From the Inside Flap
The Australian Cattle Dog was developed as a breed by stockmen who wanted a tough, working dog who could drive cattle in the harsh environment of the Australian outback. A number of different dogs were used to produce the ideal type, and these included the native Dingo, the Collie, imported from Britain, and the Australian Kelpie. The authors trace the origins of this tough, intelligent working dog from the Australian outback to the first imports to reach North America, Britain and the rest of Europe. All aspects of caring for the Australian Cattle Dog are covered, such as feeding, exercise, breeding and rearing, and there is a special section on the principles of training and the working role of the Australian Cattle Dog.
About the Author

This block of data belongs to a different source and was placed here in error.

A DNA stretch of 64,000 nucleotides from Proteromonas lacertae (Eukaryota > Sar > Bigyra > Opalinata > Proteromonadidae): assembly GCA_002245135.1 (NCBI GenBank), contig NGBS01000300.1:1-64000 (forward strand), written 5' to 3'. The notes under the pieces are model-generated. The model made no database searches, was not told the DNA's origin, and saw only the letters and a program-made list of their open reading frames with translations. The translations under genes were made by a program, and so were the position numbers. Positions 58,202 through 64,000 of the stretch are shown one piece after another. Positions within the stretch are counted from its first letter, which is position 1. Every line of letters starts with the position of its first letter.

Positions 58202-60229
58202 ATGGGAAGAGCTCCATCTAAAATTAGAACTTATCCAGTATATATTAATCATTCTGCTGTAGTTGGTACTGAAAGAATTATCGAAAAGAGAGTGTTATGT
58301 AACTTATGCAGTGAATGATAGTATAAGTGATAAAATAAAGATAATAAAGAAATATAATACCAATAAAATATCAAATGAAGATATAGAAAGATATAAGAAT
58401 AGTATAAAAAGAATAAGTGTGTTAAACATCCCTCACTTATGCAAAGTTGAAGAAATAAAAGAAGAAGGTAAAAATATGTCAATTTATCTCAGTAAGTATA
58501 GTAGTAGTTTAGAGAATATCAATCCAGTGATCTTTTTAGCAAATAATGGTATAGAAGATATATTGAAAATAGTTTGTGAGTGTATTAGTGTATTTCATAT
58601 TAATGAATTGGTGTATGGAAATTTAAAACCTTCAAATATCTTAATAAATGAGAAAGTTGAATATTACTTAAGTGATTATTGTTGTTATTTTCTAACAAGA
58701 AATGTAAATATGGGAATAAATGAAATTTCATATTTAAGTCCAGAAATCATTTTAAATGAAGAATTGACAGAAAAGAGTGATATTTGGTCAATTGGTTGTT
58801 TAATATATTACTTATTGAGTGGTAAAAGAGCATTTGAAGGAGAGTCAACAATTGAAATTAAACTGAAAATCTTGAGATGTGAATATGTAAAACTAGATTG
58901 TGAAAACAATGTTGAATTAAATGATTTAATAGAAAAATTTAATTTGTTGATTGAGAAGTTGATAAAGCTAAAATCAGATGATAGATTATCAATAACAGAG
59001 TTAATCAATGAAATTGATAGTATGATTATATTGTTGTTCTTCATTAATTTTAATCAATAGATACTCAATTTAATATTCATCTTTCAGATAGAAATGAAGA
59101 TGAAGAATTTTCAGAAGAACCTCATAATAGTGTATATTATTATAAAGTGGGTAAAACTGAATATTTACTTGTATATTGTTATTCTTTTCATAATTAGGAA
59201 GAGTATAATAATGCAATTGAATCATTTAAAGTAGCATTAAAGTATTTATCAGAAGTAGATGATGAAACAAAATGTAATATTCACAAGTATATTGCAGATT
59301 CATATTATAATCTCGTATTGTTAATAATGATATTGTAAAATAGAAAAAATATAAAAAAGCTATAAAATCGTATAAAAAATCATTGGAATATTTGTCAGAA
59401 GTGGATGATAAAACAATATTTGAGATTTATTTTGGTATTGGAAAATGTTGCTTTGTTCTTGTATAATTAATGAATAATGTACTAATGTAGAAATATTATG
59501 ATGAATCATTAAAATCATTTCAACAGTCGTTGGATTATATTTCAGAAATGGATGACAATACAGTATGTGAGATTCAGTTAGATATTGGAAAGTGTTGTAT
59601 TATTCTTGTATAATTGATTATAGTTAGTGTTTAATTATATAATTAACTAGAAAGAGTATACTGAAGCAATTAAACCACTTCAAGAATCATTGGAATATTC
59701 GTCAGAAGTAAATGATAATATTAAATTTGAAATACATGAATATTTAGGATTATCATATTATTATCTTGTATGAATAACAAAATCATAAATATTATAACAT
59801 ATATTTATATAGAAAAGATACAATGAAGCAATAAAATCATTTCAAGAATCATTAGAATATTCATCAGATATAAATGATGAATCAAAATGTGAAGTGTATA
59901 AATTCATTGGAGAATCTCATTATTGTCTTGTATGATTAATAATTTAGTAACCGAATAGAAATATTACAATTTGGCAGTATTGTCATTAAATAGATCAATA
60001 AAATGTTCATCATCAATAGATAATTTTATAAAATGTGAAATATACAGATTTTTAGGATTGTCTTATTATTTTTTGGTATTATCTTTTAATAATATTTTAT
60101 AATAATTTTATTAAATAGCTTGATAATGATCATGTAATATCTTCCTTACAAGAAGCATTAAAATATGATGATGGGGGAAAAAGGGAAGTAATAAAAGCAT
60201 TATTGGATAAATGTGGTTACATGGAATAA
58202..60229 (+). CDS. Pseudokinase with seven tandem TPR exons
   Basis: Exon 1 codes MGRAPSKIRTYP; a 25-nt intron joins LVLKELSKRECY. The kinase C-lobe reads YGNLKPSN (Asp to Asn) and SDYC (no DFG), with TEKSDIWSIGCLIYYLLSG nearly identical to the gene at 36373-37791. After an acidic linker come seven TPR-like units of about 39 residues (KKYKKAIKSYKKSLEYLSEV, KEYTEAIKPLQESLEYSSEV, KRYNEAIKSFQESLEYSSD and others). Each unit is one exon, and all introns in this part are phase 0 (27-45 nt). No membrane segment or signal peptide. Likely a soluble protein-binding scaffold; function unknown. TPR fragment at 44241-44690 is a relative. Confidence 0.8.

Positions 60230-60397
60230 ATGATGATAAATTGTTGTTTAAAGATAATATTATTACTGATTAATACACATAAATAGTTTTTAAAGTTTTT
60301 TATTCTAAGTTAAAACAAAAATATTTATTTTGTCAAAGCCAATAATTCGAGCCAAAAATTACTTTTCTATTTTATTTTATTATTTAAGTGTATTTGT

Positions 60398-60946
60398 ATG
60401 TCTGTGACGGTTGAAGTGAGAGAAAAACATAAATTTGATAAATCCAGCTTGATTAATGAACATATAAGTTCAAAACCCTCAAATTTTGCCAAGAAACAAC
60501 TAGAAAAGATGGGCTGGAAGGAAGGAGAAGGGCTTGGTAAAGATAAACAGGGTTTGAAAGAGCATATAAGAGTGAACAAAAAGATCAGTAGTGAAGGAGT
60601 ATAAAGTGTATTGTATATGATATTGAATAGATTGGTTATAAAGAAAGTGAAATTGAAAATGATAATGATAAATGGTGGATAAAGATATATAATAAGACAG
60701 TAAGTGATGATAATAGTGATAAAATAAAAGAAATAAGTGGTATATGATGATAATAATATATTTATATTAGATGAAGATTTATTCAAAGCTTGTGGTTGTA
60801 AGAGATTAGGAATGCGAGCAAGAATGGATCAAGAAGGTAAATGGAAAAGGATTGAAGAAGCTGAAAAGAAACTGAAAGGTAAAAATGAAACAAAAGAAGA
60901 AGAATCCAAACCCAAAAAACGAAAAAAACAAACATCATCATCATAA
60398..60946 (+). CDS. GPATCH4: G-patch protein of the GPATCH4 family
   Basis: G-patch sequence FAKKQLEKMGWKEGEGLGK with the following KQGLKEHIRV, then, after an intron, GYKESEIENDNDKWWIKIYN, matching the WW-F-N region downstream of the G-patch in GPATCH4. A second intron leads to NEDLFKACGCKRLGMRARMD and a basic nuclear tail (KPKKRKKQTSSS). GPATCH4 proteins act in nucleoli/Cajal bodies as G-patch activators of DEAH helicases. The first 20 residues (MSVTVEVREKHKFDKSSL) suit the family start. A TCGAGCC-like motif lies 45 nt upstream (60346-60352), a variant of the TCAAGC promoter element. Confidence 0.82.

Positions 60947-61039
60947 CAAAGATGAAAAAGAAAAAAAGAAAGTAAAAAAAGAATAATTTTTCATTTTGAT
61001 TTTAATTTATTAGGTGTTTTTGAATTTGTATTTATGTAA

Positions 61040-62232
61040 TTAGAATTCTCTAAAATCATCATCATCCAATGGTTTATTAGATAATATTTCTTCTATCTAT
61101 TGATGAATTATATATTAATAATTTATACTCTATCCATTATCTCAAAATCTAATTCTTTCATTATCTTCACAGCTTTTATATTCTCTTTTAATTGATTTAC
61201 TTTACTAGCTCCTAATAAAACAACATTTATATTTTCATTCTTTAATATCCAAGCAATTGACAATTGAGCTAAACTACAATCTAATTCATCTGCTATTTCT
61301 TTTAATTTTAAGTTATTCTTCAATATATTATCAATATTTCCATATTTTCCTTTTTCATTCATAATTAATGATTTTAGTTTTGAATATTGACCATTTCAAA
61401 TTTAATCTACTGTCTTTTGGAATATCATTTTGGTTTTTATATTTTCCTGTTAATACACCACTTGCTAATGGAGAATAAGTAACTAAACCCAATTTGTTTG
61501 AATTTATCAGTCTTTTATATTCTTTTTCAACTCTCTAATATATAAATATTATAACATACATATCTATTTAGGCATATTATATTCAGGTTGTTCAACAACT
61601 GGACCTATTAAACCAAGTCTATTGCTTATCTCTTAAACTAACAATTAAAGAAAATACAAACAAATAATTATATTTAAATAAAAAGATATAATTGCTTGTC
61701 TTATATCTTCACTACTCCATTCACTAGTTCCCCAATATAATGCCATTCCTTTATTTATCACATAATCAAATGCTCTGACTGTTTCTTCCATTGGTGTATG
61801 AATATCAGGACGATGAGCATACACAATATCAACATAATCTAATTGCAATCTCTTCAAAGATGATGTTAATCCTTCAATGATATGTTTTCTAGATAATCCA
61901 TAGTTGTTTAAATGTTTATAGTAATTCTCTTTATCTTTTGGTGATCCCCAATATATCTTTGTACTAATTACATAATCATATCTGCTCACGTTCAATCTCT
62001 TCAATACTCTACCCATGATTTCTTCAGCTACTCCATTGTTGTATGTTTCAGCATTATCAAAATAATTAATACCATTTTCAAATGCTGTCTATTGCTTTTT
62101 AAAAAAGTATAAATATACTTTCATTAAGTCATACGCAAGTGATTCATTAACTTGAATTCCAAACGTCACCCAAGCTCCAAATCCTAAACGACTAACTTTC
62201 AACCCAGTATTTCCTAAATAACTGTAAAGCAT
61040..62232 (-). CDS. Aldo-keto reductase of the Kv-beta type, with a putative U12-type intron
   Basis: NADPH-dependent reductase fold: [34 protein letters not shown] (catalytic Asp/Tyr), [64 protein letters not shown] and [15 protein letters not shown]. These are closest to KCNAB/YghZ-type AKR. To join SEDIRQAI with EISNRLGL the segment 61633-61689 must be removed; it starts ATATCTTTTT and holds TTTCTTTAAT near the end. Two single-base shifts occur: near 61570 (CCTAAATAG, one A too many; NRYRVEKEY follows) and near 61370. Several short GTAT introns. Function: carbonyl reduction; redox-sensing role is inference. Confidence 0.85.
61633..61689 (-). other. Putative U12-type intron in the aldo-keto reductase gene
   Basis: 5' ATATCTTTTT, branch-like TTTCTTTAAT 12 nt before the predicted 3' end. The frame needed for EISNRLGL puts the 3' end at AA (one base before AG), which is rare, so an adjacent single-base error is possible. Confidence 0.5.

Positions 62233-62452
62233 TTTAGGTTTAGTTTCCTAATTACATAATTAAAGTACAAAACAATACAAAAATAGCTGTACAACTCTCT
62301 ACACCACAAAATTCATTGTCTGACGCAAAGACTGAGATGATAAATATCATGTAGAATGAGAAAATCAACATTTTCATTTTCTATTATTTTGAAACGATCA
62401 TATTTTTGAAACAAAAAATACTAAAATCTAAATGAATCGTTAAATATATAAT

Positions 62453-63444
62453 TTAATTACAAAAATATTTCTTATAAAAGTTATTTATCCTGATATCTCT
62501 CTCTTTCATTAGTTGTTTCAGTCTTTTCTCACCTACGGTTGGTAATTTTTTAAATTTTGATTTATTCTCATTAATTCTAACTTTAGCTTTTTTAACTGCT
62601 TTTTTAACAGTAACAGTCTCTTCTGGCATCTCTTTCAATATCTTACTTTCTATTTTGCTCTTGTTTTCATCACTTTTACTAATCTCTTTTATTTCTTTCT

Professional dog trainers John and Mary Holmes first came across the Australian Cattle Dog in 1979 when they were on a tour of Australia, giving talks to training classes. John, who has always had a special interest in farm working dogs, was determined to bring the breed to Britain, and in 1980 they imported Aust. Ch. Landmaster Darling Red. The following year they took her to Crufts the first ACD to be seen there and she was well placed in "Any Variety Not Separately Classified." In 1986 her son and daughter won the AVNSC category. Both John and Mary have worked tirelessly to get the Australian Cattle Dog established outside its native home, and the newsletter, which Mary edited for eight years has done much to promote the breed. They were founder members of the ACD Society in Britain; John was the first Chairman and is now President of the Society. Judging appointments for the breed include the Jackpot Classes at the ACDACA Specialty in Tulsa, Oklahoma, and the Crufts Centenary show. John and Mary are well known for their film and television work, training a variety of different animals. John is also a bestselling author with two of his books, The Family Dog and The Farmer's Dog, both in their twelfth editions.